It can be amusing to observe how Leftists get “triggered” by a line of argumentation, a phrase, or merely a naughty word. All it takes is a brief utterance, and they come unglued. Granted, some of that is probably play-acting, and some is imperious bluster, but there are times when they really do flip and trip because their brains are unable to cope.
Such a phenomenon unfortunately exists on the Right as well. Mainstream conservatives are usually the ones who fall for it — feel free to send this to any Republican friends who need a hot tip — but even dissident Rightists who are unprepared or get caught off their game can fall in the trap, too. All it takes is a little name-calling, and they can be reduced to gasping like fish out of water. The following is a very brief study of magic words that stopped Western civilization in its tracks.
The power of language
There’s an old Polack joke about a war between Russia and Poland. Private Kowalski is dismayed to find that his badly-equipped platoon doesn’t have enough rifles to go around. His sergeant assures him that all he has to do is stand up, point his finger, and repeat the world “rifle.” Following his orders, when the first Russian appears over the hill, he stands up, points his finger, and calls out, “Rifle! Rifle! Rifle!” The Russian falls dead. He slays three more invaders this way as well. When the next arrives, however, saying “rifle” doesn’t work. Instead, Private Kowalski falls dead — a martyr for Poland. The Russian keeps marching forward, saying “Tank! Tank! Tank!”
That joke is pretty lame, right? Still, it’s a decent illustration of the absurdity of taking language too seriously. The political Left, which long ago decided to stop being social reformers and instead become the enemies of Western civilization, has armed itself with a large vocabulary of narratives. Many of these are about twisting our cultural virtues and using them against us. After their decades-long propaganda deluge, liberals in general as well as all too many CivNats got bamboozled into thinking that conforming to this weaponized ideology is a prerequisite for being good people. As paralyzing as spider venom, we collectively became the Sleeping Giant under its influence.
Some of these narratives can be shortened: a devil word. For instance, “Xphobia” is the abbreviated narrative which asserts that “[o]pposition to X, its manifestations, worldview, or sociopolitical agendas is never principled, but instead results from an irrational fear, and is therefore grotesquely unfair and unquestionably evil, QED.” One needn’t repeat all that, much less argue that these assertions are true; merely invoking the devil word it stands for works like magic. If a devil word is given sufficient power –meaning when it’s taken seriously — it can derail an argument, which of course is its intended purpose. Moreover, these have hypnotized Western civilization into being unable to defend itself.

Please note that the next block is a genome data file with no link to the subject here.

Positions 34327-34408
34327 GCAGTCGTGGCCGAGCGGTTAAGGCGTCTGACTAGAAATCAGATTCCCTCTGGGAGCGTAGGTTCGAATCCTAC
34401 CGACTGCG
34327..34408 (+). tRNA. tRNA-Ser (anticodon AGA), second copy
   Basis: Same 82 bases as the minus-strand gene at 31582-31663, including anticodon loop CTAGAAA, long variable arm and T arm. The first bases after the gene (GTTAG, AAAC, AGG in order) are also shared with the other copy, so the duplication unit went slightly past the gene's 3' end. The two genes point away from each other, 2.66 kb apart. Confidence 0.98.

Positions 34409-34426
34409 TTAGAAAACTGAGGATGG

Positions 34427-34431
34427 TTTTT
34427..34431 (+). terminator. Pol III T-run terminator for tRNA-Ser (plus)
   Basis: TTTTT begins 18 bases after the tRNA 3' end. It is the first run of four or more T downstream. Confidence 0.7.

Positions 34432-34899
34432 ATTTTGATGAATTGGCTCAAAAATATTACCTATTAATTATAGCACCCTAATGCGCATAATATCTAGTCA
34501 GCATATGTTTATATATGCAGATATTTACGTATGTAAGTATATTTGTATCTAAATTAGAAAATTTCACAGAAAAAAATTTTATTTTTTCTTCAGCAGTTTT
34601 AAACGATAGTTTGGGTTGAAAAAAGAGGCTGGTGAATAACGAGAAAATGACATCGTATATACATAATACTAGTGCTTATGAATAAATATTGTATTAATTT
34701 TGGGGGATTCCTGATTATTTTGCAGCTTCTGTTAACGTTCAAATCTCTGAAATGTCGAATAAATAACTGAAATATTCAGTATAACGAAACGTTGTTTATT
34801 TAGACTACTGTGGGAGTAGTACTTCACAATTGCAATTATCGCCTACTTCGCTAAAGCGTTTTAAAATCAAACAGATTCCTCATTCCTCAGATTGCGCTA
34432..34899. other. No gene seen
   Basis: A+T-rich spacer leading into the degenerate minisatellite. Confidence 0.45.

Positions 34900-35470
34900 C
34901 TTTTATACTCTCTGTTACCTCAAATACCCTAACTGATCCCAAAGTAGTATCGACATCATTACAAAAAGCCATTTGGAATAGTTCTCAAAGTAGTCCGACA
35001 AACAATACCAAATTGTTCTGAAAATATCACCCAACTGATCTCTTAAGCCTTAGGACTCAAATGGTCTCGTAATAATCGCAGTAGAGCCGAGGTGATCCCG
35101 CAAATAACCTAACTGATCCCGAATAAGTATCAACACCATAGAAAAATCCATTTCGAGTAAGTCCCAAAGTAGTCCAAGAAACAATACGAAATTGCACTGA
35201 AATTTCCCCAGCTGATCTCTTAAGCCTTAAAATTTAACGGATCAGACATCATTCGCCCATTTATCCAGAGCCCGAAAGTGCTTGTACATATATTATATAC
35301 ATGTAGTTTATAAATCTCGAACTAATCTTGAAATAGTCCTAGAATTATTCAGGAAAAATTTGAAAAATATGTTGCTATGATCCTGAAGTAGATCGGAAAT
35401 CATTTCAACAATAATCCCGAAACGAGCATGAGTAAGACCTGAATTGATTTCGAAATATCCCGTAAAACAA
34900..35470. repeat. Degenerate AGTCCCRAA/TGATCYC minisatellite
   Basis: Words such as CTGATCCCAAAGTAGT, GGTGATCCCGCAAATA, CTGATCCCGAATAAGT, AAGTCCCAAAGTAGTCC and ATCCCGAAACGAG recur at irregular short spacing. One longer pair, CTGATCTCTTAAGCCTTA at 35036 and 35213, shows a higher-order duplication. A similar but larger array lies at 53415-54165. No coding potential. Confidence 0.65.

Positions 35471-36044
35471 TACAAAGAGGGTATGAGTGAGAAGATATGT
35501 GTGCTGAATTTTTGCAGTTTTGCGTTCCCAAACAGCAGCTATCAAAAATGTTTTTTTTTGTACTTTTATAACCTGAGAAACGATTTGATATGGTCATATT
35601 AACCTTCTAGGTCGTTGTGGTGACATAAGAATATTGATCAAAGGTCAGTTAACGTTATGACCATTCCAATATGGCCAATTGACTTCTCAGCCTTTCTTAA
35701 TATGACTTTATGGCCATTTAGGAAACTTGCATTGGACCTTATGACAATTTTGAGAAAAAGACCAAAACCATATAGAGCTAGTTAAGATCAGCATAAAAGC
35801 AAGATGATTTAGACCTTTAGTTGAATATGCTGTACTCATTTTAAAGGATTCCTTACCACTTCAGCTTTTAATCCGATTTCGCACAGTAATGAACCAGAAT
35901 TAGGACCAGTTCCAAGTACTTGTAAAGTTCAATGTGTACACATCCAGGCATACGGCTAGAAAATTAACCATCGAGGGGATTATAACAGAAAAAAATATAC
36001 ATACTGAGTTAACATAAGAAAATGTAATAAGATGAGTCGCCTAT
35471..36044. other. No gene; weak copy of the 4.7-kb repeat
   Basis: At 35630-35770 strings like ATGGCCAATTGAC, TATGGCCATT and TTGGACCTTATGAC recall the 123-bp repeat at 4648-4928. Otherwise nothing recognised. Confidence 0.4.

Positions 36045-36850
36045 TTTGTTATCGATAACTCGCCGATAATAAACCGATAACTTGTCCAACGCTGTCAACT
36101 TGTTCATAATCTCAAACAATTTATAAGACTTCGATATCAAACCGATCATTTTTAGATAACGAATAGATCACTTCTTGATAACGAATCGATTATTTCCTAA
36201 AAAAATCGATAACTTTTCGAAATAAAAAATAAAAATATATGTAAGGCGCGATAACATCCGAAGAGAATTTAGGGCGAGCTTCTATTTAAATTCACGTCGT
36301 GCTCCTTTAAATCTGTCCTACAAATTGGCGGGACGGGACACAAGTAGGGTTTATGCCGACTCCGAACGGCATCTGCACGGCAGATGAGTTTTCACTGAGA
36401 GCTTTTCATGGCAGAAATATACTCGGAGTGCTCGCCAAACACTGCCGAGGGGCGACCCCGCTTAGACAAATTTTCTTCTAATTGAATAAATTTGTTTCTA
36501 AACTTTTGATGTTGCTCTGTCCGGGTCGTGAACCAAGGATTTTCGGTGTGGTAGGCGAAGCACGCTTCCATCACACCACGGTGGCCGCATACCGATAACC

Obviously, Nahtzee is a potent one. The public has eight decades of stale war propaganda to preload their impressions of what this means. (The war is long over, so the newer films serve as morality plays, less to do with entertainment than with drumming narratives into our heads.) Thus, the word conjures images among the public of Hollywood Nazis. Most are not so likely to think of the real thing — that is to say, members of the National Socialist German Workers’ Party between 1920 and 1945 who were desperately fighting to save Germany from Communism amidst a very unfavorable geopolitical situation. Be that as it may, anyone who cares about the future of the white race is likely to get called a Nahtzee — whether or not he or she actually is a 100-year-old German or Austrian — so we might as well learn to shrug off the label.
Additionally, anyone can slap an ‑ism suffix onto a word, or make a “‑phobia” out of it, and it becomes a devil word. This lame trick is the very sort of thing that stopped a race of conquerors. Such name-calling is part of the moral huckstering that filled us with doubts and self-guilt. As that big meanie, troll extraordinaire, and self-declared Nahtzee George Lincoln Rockwell once put it, this is like an elephant terrified by a mouse.
“Hate” is also sometimes used as a politically-correct buzzword, such as in hate group, hate literature, hatemonger, and of course hate speech — one of the politically correct terms for “heresy.” I’m fairly certain that God or the forces of evolution (take your pick) had reasons to include hate — as in the real thing — in the standard spectrum of emotions. Still, it’s generally regarded as unpleasant, especially given the lovey-dovey smiley-face positivity currently in vogue. It was therefore quite clever to make up a new context for “hate” in order to smear White Nationalism specifically.
It’s a ridiculous mischaracterization of our positions, of course. We’re motivated by care and concern for our people. As for other races, I don’t hate them for being who they are; why would I? Although there are certain average shortcomings, including patterns of misbehavior, acknowledging this isn’t “prejudice” — another moldy buzzword — but rather, knowledge. Not all ethnicities are fundamentally compatible, but that doesn’t mean I’m out to get anyone. Moreover, the Leftist love-mongers aren’t always as sweet and cuddly as they make themselves out to be — but that’s another discussion for another day.